- Includes folio keyboard and S-Pen stylus
- Dual-core 1-2.6GHz Intel Core m3-7Y30 processor
- 4GB RAM
- 10.6-inch 1920 x 1280-pixel touch screen
- 64GB storage
- MicroSD card slot
- Weight: 1kg
- Review price: £650
The 10.6-inch Galaxy book is perfect for note-takers who like the tactile feeling of writing with a pen instead of a keyboard. This ultra-lightweight Windows 10 machine comes with both a decent (if cheap-looking) keyboard case and excellent passive stylus. There are no hidden costs here, unlike with higher-end machines such as the Surface Pro.
It’s not the most powerful tablet-cum-laptop around, but the dual-core Core M processor is fine for light web browsing, emails and word processing. Just don’t open too many programs and browser tabs at once and you’ll be fine.
Battery life is good, if not excellent, for a laptop, clocking in at around six hours under test.
Avid multi-taskers should look elsewhere, but a student in the market for a capable note-taking machine should seriously consider the Galaxy Book 10.6.
Microsoft Surface Pro
- Core m3, Core i5 (both fanless) and Core i7 options
- 4-16GB RAM
- 12.3-inch, 2736 x 1824-pixel touchscreen display
- Surface Pen
- Review price: £2149
- Starting price: £799 (£719 for students)
Microsoft’s latest Surface Pro retains its crown as the finest premium 2-in-1 tablet on the market right now. And it’s an even better deal for students, with prices starting at just £719 for a basic, Intel Core m3-powered model.
We reviewed one of the top-spec, most powerful Core i7 models, but the cheaper, lesser-equipped models will be perfectly fine for those with light usage demands, who only want to take notes on the excellent touchscreen.
You’ll need to pay extra for the keyboard and stylus additions, which is a trifle mean, Microsoft – but some retailers occasionally sell bundles including one or the other.
Alternatives include the Asus Transformer 3 Pro and the Samsung Galaxy Book, which both have their own strengths and weaknesses, but are much cheaper.
Asus VivoBook L403
- 1.1-2.5GHz Intel Pentium N4200
- 4GB RAM
- 14-inch Full HD screen
- Weight: 1.5kg
- Review price: £300
The L403 is a similar offering to the Acer Swift 1, coming equipped with a low-power Intel Pentium processor, 4GB of RAM and an attractive price point. The L403 is a decent mid-sized portable laptop, weighing in at just 1.5kg.
We had a build-quality issue with the keyboard – which we believe was just bad luck – but, nonetheless, it’s worth remembering that when you don’t pay a lot for a laptop, you might run into minor problems.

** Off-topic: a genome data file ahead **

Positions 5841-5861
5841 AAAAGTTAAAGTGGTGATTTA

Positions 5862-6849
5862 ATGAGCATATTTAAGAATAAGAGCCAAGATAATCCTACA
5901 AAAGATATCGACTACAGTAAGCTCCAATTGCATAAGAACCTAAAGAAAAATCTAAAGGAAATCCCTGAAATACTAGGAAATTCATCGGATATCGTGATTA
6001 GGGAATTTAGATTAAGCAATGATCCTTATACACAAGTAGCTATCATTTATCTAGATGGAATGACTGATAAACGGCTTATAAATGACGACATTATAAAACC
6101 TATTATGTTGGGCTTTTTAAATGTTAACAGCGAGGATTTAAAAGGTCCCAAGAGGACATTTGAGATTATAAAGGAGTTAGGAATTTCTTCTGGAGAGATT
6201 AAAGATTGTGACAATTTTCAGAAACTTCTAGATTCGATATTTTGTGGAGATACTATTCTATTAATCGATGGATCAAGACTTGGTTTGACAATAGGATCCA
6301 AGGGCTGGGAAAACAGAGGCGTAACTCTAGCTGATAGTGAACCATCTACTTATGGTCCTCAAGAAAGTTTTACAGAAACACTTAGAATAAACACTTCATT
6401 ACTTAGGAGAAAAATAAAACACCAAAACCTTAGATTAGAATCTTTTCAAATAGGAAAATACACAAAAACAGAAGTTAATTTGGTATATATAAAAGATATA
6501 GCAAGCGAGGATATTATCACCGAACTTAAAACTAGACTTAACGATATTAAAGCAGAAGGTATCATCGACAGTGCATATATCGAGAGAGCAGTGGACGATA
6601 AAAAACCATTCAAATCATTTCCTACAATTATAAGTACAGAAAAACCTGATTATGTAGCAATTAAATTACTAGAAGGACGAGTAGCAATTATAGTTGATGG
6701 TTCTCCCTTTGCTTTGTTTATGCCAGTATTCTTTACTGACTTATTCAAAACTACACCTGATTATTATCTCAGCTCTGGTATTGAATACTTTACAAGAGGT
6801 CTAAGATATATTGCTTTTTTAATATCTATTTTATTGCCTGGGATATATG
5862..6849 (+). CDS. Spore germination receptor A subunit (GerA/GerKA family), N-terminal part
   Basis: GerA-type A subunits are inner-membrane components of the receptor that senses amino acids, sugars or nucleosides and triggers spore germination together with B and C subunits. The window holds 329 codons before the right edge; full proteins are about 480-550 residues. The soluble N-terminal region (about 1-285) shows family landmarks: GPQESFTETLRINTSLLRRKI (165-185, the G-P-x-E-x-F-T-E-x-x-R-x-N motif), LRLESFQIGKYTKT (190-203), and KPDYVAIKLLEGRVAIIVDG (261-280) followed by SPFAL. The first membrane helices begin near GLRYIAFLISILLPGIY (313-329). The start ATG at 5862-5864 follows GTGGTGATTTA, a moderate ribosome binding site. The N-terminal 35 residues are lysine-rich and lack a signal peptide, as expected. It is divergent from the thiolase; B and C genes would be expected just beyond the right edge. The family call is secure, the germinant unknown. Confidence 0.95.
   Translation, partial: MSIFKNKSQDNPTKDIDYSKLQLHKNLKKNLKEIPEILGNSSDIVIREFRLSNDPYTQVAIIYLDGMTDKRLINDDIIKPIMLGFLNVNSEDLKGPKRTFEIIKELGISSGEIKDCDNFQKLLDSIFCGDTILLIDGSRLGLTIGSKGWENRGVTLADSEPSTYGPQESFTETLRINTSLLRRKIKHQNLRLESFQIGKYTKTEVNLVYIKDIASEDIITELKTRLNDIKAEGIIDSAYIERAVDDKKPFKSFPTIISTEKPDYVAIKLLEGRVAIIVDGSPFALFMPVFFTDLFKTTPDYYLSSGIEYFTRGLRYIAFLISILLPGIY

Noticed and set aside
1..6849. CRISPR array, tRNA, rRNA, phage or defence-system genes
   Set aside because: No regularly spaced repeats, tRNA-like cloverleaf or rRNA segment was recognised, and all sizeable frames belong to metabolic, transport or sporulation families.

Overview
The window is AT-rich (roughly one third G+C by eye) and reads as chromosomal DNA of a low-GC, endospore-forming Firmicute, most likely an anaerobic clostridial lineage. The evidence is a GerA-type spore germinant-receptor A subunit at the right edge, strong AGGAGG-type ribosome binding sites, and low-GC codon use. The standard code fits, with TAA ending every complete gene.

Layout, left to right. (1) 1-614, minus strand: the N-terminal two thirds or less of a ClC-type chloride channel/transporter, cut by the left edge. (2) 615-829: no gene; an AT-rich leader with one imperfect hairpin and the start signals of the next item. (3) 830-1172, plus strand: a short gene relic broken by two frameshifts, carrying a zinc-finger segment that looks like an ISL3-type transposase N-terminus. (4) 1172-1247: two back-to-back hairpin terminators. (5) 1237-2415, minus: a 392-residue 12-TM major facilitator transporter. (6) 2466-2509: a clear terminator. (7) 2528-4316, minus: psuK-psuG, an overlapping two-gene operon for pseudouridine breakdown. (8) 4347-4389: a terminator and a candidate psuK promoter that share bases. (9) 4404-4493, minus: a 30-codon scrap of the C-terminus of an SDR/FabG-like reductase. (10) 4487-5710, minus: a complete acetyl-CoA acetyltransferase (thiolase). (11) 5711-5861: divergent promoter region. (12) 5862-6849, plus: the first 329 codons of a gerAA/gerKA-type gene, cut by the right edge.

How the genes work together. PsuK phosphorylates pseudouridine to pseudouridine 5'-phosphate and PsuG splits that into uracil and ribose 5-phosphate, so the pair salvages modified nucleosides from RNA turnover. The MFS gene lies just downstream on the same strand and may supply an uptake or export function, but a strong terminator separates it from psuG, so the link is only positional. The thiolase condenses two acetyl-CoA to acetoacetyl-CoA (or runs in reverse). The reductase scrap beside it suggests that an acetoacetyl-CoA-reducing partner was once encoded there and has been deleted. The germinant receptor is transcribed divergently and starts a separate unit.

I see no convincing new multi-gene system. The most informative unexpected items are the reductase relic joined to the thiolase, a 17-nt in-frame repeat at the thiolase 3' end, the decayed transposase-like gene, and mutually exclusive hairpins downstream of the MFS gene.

The screen is a Full HD model, and we weren’t particularly impressed by its viewing angles. But the faults are made up for by the excellent battery life of around nine hours. If you’re going to be in lectures taking notes all day, this is a great companion.
Lenovo Ideapad 510S
- Intel Core i5 or i7 processors
- 8GB RAM
- 128-256GB SSD
- 14-inch Full HD display
- Weight: 1.7kg
- Review price: £450
The Ideapad 510S will soon be replaced by the Ideapad 520S, but there are still plenty of last year’s model on sale. And they’re great.
While the 510S is a bit of a heavyweight at 1.7kg, it manages excellent build quality, good performance (you can pick up a Core i7 model for under £650) and a decent screen, which ticks a lot of boxes.
Battery life is excellent, too, with our battery tests posting a score of 10 hours. A full day of work on the 510S is very possible.
All in all, the 510S is a great mid-range machine for students who need a trusty companion for lectures and need to be able to work from the library – and it’s capable of some media-editing workloads to boot.
Dell Inspiron 15 7000 Gaming
- 2.8-3.8GHz Intel Core i7-7700HQ
- 4GB Nvidia GeForce GTX 1050 Ti
- 16GB RAM
- 256GB SSD, 1TB hard disk
- 15.6-inch Full HD screen
- Weight: 2.65kg
- Review price: £1099
If you fancy yourself as a gamer and need a machine powerful enough for video editing and photography work, the Inspiron 15 Gaming is a great choice.
We love its powerful processor and great graphics chip for Full HD gaming, and the 256GB SSD is fast enough to keep the system ticking over nicely. Even battery life is excellent.
Our main complaint is the Full HD screen, which isn’t very good. The main problem is viewing angles, which are narrow and leave the screen looking dark and unsaturated. It isn’t a complete deal breaker, though; plus there are models with higher-quality, IPS screens, available. Dell has also said that the cheaper models will eventually all come with better screens, although this hasn’t happened yet.
Of the new breed of sub-£1000 gaming laptops, the Inspiron 15 Gaming is our favourite so far.